Durban tenants evicted without due process
Several tenants were evicted this month in different parts of Durban. The evictions were unrelated and at least eight tenants were made homeless.
Five students who returned to Durban this month found themselves without accommodation when the building supervisor, with the assistance of the police, seized the keys to the flat. The main tenant who rented it out to the students did not intervene, claiming that the students owed him December's rental. He did not occupy the flat and was therefore not willing to challenge the illegal action since he was not directly affected.
The eight tenants whose personal belongings were removed by the sheriff with the assistance of the police, were stunned by the events that unfolded. They were not aware of a court order that required their landlord to give vacant occupation of the property.
They had paid January's rental but their landlord did not inform them that she had lost the high court case brought against her by the new owner.
The service of the warrant of ejectment was sudden and in terms of the court order, all those who occupied with or through the landlord had to move out. The tenants refused to move out, hoping that since they were not a party to the legal proceedings and having paid their rentals, they would be spared, or, at least, given an opportunity to approach the court. The sheriff returned a few days later and removed all their belongings, placing them on the pavement. The tenants too had to stay on the pavement, some for a few days, until they managed to find temporary accommodation.
The sheriff acted on a warrant to execute a court order. This would have its beginnings in a summons or application that must be defended within the time limit prescribed by court rules. It is not clear whether the previous owner defended the legal action, or having done so, failed in her bid to retain her property.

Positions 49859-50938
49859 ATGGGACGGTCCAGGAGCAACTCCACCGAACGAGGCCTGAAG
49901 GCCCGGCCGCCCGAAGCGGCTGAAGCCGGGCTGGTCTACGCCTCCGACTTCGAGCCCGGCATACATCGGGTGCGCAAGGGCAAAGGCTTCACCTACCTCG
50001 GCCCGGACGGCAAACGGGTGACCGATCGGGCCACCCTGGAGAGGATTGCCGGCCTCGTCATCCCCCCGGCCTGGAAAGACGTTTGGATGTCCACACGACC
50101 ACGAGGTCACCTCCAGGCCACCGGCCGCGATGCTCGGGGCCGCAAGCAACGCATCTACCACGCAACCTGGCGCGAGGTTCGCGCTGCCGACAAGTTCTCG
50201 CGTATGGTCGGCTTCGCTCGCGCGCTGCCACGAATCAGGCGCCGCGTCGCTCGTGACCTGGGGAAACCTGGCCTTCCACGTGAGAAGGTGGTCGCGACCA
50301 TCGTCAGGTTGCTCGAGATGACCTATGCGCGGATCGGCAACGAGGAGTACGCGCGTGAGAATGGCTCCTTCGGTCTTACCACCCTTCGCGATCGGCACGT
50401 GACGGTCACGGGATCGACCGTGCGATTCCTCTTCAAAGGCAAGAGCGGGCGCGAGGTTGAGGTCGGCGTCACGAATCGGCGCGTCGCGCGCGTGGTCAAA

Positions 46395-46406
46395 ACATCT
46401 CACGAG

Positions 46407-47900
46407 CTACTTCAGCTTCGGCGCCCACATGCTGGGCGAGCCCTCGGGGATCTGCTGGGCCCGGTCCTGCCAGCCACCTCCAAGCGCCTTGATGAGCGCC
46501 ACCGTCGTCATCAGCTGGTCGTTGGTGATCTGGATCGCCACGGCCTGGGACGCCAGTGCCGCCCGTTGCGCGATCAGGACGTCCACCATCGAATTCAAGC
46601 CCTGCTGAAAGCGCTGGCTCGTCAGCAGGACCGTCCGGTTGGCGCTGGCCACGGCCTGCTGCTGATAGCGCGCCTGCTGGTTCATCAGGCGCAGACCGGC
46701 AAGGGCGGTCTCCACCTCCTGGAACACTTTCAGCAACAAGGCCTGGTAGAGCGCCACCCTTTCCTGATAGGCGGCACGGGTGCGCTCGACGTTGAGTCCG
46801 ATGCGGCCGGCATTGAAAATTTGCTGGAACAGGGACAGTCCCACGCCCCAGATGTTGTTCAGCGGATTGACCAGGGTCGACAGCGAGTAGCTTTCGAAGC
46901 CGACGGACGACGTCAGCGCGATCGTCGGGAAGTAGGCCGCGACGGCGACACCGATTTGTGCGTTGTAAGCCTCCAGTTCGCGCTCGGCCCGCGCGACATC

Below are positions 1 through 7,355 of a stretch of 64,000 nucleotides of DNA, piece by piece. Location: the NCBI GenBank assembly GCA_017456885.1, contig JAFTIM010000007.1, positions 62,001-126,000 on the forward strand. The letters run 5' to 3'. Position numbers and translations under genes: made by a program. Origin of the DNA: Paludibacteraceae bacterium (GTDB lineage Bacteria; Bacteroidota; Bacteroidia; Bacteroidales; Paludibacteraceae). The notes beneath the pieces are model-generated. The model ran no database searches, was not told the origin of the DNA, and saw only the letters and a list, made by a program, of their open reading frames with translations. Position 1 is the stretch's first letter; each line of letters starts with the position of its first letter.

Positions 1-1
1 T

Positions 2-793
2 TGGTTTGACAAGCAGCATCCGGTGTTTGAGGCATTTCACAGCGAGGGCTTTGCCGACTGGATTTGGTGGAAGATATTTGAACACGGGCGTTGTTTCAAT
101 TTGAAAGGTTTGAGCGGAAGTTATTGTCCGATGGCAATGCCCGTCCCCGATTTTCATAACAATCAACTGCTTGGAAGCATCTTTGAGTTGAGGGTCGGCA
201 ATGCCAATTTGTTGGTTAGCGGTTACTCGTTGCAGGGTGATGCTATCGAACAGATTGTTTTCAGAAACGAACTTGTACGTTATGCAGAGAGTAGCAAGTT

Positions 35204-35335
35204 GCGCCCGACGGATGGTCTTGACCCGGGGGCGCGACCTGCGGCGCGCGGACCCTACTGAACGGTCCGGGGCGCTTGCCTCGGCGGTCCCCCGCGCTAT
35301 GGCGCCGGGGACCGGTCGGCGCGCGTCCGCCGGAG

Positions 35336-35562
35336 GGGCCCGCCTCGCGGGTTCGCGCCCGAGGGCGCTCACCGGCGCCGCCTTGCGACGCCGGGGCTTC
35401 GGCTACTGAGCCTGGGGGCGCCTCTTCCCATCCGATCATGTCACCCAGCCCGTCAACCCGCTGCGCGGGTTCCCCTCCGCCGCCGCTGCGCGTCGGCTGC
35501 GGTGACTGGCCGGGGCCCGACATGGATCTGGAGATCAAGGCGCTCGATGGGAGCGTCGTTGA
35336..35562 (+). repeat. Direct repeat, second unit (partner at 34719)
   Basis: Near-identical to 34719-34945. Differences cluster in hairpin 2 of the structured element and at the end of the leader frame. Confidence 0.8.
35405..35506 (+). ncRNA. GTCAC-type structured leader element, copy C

The usual remedy for a tenant who is unlawfully evicted is to approach the court or the provincial Rental Housing Tribunal to be reinstated immediately. The eight tenants may have succeeded in bringing an urgent interdict but were unable to get legal assistance.
The students were unlawfully evicted and like the eight tenants, have claims against their landlord.
In another matter, a tenant was locked out with her children and is using her motor vehicle as a temporary shelter.
In a case involving eThekwini Municipality as the landlord, it would appear that its tenant was unlawfully "evicted". The tenant who returned to her flat after 10 months, found that it was occupied by another tenant. eThekwini Municipality's response was that she had abandoned her flat and could not be contacted. To prevent vandalism and to secure the flat from possible "invasion" by a third party, the flat was let out to another tenant who was in need of accommodation.
The municipality is obliged to protect its rental accommodation but ought to follow legal procedure in securing a court order against the "absentee" tenant. This would ensure that the municipality is also protected against possible legal action by the tenant who was "evicted" or prevented access without a court order.
Many more tenants, about 80, would be facing evictions within the next 6 weeks in Durban.
These tenants were served with notices to vacate for various reasons and would be looking for suitable, alternative accommodation or find themselves on the pavements with their belongings.